Spilling the Beans | The Best Black Bean Soup

Spilling the Beans is an occasional blog written by contributing editor Leah Mensch about all things bean-related.

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By Leah Mensch, Contributing Editor

I had a dream, a few months ago, that I started using names of beans for my gender pronouns. It was like “Leah Mensch (Pinto/King City Pink), or something like that. I was going to write that, at this point in the pandemic, beans are the only thing keeping me tethered to reality. But I’m actually not sure I’m tethered to reality at all anymore, so I just keep cooking beans.

Over the summer, I bought 9 pounds of beans from a premium bean wholesale website, and my bank flagged the transaction, which kind of hurt my feelings. What I am trying to say is that I have a lot of beans in my pantry, and that’s why this is my third black bean cooking blog. Oh, the versatility of the black bean! Previously, we’ve made regular old black beans from scratch and black bean burgers. Today, we are making black bean soup.

If you want to eat this soup for every meal for an entire week, I would recommend doubling this recipe. But if you’re not like me — which is to say, you are normal — the recipe below should yield about four or five servings.

Ingredients:

1 cup of dry beans or 2 cans of canned beans

  • Note: Every time I write a bean blog, I write that both canned beans and dry beans are a wonderful choice. But my New Year’s resolution is to stop telling little white lies, so I’m just going to be real with you and say that making the beans from scratch is far better. You can find my recipe here.

1 large or 2 medium jalapeno peppers 

  • Note: If you prefer less spice, you can substitute the jalapenos for a milder pepper. I humbly suggest a serrano pepper.

1/2 of a large onion

3 cloves of garlic

16 oz. broth (chicken, vegetable or beef)

1-2 tbsp Worcestershire sauce

  • Note: Most other bean soup chefs use liquid smoke, but the concept of liquidized smoke doesn’t make sense to me and I’m afraid to use it. Hence, the Worcestershire sauce, which accomplishes the same thing.

2 tsp cumin

1 tsp hot pepper flakes (optional)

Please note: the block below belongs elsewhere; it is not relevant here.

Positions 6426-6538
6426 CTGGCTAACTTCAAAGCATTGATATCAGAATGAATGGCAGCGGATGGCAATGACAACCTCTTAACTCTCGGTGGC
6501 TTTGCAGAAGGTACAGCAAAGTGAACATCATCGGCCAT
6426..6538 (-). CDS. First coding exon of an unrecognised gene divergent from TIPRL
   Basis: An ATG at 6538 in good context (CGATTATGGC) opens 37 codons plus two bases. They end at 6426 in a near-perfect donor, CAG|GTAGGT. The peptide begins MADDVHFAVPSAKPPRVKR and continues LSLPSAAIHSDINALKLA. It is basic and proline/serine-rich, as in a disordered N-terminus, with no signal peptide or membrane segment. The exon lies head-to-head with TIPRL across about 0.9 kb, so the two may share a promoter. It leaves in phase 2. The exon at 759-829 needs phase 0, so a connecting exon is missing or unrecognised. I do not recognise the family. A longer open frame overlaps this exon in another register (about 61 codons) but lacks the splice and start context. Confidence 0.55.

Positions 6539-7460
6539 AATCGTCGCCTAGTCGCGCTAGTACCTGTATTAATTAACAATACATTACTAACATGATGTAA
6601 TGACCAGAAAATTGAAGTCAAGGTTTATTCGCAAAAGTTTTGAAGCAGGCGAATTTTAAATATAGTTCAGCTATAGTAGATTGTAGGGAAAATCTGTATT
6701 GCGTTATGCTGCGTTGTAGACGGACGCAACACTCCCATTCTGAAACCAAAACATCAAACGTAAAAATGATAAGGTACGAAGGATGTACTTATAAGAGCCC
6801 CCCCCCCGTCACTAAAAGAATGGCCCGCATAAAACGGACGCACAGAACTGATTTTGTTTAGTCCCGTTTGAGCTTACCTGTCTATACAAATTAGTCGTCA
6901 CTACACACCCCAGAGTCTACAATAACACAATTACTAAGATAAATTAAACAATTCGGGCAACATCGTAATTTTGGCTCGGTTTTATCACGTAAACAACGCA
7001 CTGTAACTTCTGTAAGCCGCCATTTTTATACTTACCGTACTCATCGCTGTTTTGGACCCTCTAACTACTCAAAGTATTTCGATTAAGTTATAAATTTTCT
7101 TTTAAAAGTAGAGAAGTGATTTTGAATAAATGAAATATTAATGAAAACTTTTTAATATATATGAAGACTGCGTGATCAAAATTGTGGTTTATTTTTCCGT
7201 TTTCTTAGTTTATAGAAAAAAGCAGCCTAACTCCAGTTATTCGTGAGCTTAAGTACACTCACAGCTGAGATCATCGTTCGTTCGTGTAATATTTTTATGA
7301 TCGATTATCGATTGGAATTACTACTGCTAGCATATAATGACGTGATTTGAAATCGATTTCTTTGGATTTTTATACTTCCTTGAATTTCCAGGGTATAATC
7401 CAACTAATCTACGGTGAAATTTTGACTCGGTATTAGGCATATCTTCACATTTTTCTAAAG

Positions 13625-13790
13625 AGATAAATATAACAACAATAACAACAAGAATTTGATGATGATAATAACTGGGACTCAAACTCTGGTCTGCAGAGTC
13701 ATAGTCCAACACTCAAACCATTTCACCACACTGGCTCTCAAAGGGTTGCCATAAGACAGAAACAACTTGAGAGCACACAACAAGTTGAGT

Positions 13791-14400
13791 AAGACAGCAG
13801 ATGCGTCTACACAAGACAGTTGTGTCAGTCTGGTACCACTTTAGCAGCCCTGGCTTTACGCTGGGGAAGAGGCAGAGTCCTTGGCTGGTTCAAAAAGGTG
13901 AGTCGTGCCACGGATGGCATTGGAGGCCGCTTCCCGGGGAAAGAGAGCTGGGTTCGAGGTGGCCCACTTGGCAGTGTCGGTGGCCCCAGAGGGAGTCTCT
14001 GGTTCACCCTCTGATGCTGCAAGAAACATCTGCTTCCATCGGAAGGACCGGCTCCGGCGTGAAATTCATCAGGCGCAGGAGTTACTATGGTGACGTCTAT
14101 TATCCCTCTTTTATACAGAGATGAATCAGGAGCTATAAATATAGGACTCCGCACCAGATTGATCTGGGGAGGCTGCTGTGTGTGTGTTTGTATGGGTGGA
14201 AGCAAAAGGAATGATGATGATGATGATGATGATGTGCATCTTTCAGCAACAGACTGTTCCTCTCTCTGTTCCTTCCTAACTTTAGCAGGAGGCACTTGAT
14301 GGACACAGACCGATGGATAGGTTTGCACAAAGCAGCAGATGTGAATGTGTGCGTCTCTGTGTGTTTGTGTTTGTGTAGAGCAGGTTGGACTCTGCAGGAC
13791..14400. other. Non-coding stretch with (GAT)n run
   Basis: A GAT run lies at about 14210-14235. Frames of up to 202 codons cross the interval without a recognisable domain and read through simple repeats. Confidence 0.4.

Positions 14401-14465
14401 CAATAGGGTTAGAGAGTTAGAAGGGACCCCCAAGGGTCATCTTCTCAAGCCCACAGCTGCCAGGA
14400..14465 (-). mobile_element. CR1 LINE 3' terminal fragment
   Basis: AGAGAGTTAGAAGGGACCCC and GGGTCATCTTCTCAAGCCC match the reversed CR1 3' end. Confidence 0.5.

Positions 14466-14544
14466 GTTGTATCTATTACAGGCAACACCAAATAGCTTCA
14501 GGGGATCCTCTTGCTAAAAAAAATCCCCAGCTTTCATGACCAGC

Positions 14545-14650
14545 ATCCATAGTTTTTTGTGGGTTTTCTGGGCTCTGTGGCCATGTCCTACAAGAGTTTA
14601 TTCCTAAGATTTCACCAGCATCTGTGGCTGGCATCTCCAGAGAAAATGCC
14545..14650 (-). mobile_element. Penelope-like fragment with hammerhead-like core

Salt and pepper to taste

Directions:

Step One: After your beans are cooked — or drained if you still insist on going the canned beans route — set them aside.

Step Two: Dice the onion, peppers and garlic. The dicing doesn’t have to be perfect because you’re eventually going to puree the ingredients in a food processor.

Step three: Saute the vegetables and garlic in a large stock pot. When they’ve turned brown, add the beans and the broth. Stir.

Step Four: Add the Worcestershire sauce, cumin, red pepper flakes and salt to the pot. Let simmer for 10 minutes.

Step Five: In smaller batches if needed, puree the soup in a food processor until smooth-ish. Be very careful because the soup is hot. It burns. Trust me.

Step Six: Eat soup.

How to eat:

Black bean soup is wonderfully spacious and expansive in form — by which I mean, you can eat it (almost) any way you want. But here are some of my humble suggestions:

  • If you are looking for more of a Mediterranian meal, you can eat it as I did in the featured recipe photo — with feta cheese and a scoop of Greek yogurt on the side. 
  • If a Mexican dinner is more of what you’re looking for, I recommend cheddar cheese with some sour cream and even a little salsa added to the soup. Tortilla chips are a given. 
  • The soup is pretty thick, so sometimes I even put it in a quesadilla with cheese. 
  • You can also just drink it out of a mug — I’m not saying I’ve done this, but I’m also not saying I haven’t.

Leah Mensch is the opinions editor and the staff bean czar. They have yet to find a good brand of tortillas that don’t cost a fortune. If you have suggestions, or want to talk about beans, write to them at [email protected].

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